Check out the site and no scared try em out...its a fairly simple bending jig....laters ukeman
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Ukeman
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Re: Side bender??
Reply #5 - Oct 15th, 2003 at 12:04pm
 
aloha people...hey..just am in the throes of side bending for two tenors and 2 baritones..the baritones are cutaways and the sides being selected is deep curly koa kine stuff....so  adventures in tight bending radii huh!

Flash...finally got off my duff and experimented with blanket bending using an outer sheet of thin sheetmetal to :
1. Retain heat from heat blanket below side material
2. Compress grain from expansion and blowing out as she stretches.

Results:   Super nice bends and realitively painless.
Will now make a new bender using these principles and have it ready for the November Convention Seminars....
Come to the Convention and check it out!....ok I will have it ready...no worry!......laters  ukeman
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Ukeman
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Re: Side bender??
Reply #6 - Oct 17th, 2003 at 11:00am
 
Update on Side Bender with Compression sheet:

Overall results: very promising....worth making modifications and using this technique:

comments: Sheet metal outer sheet really holds and retains heat..the balnket does not have to be left on constantly....after bends are made..shut off and it will retain heat forabout 1/2 hour easily. Plenty heat...no burning, very little spring back.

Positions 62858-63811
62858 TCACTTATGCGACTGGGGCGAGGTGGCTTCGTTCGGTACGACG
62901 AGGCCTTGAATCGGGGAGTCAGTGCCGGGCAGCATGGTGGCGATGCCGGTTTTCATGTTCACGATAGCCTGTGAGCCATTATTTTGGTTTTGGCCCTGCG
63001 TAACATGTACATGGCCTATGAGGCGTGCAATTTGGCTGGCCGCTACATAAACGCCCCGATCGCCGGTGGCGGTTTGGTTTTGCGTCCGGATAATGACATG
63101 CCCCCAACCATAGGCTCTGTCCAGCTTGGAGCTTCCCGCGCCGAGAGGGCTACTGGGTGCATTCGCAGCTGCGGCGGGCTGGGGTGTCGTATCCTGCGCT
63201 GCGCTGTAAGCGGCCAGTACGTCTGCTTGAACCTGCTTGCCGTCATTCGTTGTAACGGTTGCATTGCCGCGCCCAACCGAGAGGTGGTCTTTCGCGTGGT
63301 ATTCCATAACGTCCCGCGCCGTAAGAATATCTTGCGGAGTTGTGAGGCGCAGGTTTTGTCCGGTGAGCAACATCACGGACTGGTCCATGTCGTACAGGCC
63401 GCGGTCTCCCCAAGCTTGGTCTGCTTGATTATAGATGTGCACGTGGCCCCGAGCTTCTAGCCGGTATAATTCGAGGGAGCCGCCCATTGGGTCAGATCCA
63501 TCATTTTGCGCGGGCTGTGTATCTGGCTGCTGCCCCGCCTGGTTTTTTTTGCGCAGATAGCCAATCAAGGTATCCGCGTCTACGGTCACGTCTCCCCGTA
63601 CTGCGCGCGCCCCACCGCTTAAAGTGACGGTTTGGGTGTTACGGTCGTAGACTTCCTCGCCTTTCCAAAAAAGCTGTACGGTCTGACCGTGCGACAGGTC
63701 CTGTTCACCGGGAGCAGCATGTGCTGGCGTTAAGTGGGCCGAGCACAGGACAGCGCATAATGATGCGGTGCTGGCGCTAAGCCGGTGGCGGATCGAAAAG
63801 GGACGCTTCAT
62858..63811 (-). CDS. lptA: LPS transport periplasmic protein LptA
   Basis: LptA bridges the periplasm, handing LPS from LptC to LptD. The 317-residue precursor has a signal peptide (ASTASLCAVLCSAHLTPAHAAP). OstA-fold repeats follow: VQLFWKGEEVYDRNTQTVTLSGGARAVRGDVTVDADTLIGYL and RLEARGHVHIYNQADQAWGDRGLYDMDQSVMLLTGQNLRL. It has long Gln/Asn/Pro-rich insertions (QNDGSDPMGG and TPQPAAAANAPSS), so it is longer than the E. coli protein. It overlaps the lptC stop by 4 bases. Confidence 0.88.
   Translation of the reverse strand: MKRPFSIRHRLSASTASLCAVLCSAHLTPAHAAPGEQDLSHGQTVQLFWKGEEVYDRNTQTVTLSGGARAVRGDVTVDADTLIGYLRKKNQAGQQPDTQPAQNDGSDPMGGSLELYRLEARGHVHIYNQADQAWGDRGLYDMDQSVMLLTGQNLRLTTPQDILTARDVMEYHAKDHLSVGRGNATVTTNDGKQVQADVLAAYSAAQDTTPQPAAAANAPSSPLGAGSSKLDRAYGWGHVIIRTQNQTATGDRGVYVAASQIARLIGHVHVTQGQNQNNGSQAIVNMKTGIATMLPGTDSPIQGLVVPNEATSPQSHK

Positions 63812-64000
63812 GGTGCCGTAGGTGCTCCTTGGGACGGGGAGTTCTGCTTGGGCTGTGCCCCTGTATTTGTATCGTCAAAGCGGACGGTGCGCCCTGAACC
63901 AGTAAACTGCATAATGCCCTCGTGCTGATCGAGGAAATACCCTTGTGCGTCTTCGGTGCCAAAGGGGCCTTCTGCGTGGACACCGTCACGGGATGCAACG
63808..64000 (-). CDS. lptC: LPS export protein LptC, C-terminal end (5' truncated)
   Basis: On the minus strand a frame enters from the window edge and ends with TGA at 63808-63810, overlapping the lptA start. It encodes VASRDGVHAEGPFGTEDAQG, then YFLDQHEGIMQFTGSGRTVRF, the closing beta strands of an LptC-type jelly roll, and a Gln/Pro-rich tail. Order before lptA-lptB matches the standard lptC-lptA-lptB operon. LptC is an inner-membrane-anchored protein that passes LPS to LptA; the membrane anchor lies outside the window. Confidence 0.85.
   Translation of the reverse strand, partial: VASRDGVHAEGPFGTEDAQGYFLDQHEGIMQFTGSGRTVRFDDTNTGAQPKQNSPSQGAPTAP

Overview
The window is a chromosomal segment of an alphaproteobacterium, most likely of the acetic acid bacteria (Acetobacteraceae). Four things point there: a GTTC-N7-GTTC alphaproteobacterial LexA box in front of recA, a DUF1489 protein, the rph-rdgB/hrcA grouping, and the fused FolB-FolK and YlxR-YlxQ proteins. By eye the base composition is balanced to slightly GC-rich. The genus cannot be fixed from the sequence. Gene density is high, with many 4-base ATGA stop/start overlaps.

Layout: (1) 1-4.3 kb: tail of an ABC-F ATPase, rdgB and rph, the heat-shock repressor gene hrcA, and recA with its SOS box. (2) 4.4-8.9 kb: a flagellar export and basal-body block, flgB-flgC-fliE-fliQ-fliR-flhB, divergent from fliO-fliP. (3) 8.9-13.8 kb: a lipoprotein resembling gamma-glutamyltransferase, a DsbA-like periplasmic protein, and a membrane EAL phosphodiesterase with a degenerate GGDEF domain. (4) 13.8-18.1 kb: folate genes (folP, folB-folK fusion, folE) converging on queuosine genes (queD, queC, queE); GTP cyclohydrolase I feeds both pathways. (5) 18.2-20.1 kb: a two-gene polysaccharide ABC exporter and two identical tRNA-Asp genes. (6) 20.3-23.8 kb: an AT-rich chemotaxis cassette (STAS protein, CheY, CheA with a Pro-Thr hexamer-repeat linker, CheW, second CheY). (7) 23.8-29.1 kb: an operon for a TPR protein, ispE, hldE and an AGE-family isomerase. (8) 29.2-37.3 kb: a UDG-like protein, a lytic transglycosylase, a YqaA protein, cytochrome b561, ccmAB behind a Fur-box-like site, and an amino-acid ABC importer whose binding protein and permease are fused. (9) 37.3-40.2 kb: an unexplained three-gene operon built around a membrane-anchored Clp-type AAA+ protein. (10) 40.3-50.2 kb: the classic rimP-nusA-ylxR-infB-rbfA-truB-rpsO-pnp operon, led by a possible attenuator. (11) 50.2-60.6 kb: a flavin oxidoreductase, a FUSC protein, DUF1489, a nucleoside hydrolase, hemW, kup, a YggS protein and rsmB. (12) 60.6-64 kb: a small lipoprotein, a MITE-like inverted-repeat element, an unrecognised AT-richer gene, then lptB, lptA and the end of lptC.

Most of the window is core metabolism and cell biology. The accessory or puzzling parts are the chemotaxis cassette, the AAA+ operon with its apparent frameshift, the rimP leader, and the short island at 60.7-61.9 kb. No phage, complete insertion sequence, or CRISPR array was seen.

Bends like a son of a bitch and really quickly so one must slow down a bit and take your time on the bend.

Results:  koa   highly curled bent with no problem as long as you resisted the temptation to bend quickly..this method bent 2 baritone cutaways with little damage and less heartache than any other bending method i've tried.

summary.....worth experimenting with and using for you bending needs with heat blanket......laters   ukeman
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hapakid
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Re: Side bender??
Reply #7 - Dec 7th, 2003 at 9:02pm
 
Hi guys,
Some thoughts:
I just bent my first set of sides today, and used the hot pipe method. It's easier to do, and harder to do well, than you think it will be. After reading "Guitarmaking: Tradition and Technology", I went out and bought a piece of 2" iron threaded pipe with an end cap (about $7 at Home Depot) and clamped it in a vise which I set up outdoors for fire safety on some sawhorses. Then I stuck a plumbers torch in the back, with the flame barely inside the pipe, and started bending the mahogany sides.
The wood really moves in your hand! It's fun! You'll need a spray bottle to rewet the wood because every spot that touches the wood is immediately dry and must be wetted before getting it near the pipe.
Next time I do it, I'm going to get a smaller pipe, and possibly a bigger pipe and have them all ready to go. The 2" pipe was too fat for the tight bend at the waist on a tenor uke, and it was almost too small to get the gentle bend of the lower bout.  Finding a 3" iron pipe is hard, though, and I'm still looking.
One tip I learned was that you have to hold the bend to let it cool for a much longer time than it took to make the actual bend. The wood will start to move just 10-30 seconds after it hits the heat, but you'll need to hold it in the bend for up to minute or more while it sets.